Measurement Of Magnetic Field
The magnetic field or flux density is measured in metric units of a gauss (G) and the corresponding international system unit of a tesla (T). The magnetic field strength is measured in metric units of oersteds (Oe) and international units of amperes per meter (A/m). Instruments called gaussmeters and magnetometers are used to measure the magnitude of magnetic fields.
One form of the gaussmeter that is used commonly in the laboratory consists of a current carrying semiconducting element called the Hall probe, which is placed perpendicular to the magnetic field being measured. As a consequence of the so-called Hall effect, a voltage perpendicular to the field and to the current is generated in the probe. This induced voltage is proportional to the magnetic field being measured and can be simply measured using a voltmeter.
Magnetometers are extremely sensitive magnetic field detectors. In one commonly used form the magnetic force is detected by means of a sensitive electronic balance. In this instrument the magnetic substance is placed on one arm of a balance, which in turn is placed in a magnetic field. The magnetic force on the sample is then determined by the weight required to balance the force generated by the magnetic field. The most sensitive magnetometer in a modern physics laboratory utilizes a magnetic sensing element called the SQUID (which stands for Superconducting QUantum Interference Device). A SQUID consists of an extremely thin electrically resistive junction (called a Josephson junction) between two superconductors. Superconductors are materials which undergo a transition at low temperatures to a state of zero electrical resistance and nearly complete exclusion of magnetic fields. In its direct current mode of operation, a SQUID is first cooled down to its superconducting state, and then a current is passed through it while the voltage across the junction is monitored. When the junction senses a magnetic field, the flow of current is altered due to an interference phenomenon at the quantum level between two electron wave fronts through the junction, resulting in a change in voltage. Interference is a phenomenon that occurs generally due to the mixing of two wave fronts; the waves add up in some regions and cancel out in others depending on the location of the crest and trough of each wave in space. For example, the interference between the sound waves from two simultaneously played musical instruments tuned at somewhat different frequencies results in the occurrence of beats or modulations in the sound intensity.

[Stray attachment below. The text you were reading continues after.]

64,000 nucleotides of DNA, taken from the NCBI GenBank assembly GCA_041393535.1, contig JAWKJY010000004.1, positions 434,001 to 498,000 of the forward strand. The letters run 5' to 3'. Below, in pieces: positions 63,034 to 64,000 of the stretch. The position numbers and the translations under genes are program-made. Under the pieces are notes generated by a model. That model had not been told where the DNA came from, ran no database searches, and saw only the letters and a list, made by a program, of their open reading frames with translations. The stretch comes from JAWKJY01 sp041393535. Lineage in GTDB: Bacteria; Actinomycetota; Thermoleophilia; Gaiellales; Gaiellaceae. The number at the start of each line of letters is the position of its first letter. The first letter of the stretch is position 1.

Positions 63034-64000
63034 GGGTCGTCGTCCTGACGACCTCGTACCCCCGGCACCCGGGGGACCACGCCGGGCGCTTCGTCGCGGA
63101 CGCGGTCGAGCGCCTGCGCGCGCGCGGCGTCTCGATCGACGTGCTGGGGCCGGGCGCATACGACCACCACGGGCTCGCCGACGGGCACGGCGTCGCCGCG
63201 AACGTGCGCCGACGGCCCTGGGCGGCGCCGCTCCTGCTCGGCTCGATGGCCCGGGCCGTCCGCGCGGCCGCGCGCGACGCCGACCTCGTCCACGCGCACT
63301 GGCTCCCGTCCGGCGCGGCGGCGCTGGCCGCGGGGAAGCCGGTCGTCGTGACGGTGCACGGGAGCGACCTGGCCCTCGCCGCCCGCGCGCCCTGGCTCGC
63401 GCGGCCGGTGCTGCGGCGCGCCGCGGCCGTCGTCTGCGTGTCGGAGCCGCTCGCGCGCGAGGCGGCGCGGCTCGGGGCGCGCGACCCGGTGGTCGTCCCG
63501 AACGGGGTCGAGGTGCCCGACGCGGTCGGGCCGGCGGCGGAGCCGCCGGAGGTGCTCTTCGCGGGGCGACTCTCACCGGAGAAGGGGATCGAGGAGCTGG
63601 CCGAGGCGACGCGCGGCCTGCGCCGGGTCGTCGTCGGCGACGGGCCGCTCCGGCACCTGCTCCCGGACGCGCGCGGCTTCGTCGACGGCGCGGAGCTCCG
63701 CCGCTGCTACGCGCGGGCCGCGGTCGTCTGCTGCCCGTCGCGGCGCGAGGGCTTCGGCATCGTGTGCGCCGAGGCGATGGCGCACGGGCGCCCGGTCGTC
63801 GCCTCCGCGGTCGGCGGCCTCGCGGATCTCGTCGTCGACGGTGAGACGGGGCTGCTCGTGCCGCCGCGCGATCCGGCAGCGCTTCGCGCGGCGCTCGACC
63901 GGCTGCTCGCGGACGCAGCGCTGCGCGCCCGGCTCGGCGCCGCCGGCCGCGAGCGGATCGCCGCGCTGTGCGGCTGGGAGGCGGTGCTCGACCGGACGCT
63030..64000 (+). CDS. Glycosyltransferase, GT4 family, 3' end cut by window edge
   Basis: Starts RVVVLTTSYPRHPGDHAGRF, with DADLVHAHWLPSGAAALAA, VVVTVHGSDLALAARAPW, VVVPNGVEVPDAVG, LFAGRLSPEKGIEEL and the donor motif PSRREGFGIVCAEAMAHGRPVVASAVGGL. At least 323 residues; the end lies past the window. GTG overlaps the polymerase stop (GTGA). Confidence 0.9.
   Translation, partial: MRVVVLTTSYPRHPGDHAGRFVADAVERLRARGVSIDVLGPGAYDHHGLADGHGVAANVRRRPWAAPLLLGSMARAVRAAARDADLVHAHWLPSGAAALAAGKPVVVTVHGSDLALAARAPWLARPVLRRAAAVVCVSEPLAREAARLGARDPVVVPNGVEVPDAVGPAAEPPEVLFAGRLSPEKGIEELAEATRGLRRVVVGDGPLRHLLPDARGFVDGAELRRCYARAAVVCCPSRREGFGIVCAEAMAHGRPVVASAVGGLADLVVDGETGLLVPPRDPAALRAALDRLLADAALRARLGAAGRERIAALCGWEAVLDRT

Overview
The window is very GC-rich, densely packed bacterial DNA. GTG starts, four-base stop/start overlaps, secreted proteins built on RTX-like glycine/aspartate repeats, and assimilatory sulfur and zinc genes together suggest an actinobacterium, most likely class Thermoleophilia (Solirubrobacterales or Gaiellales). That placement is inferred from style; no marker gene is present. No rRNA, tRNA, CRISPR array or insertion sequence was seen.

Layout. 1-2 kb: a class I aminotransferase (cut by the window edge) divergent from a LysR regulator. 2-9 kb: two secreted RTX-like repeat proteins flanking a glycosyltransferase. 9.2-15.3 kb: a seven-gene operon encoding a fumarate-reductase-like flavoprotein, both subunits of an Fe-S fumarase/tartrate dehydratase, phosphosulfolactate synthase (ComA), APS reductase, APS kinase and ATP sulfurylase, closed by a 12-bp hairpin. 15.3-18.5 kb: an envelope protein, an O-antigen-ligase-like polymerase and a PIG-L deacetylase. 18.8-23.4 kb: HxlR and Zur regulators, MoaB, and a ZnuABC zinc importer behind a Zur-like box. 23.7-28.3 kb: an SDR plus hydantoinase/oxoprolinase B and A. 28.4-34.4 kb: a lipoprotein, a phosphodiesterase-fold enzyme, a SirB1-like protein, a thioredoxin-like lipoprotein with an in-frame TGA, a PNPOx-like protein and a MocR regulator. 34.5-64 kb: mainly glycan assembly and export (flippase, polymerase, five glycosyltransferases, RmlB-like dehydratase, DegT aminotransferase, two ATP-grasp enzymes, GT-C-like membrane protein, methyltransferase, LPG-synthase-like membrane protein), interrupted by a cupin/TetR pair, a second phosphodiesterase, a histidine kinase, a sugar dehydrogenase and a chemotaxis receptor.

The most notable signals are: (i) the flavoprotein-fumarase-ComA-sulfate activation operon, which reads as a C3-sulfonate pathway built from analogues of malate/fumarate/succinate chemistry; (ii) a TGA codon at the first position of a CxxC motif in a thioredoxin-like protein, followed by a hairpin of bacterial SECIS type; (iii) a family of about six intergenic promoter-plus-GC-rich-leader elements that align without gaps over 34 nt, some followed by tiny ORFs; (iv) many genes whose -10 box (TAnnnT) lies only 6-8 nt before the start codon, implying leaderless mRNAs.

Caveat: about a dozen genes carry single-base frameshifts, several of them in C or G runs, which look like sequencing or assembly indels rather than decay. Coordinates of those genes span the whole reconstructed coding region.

A variation of the SQUID magnetometer is the SQUID gradiometer which measures differences in magnetic fields at different positions. Using this type of instrument magnetic field variations in the femtotesla (10-15 tesla) range can be detected. Devices of this type have been used to map the tiny magnetic signals from the human brain.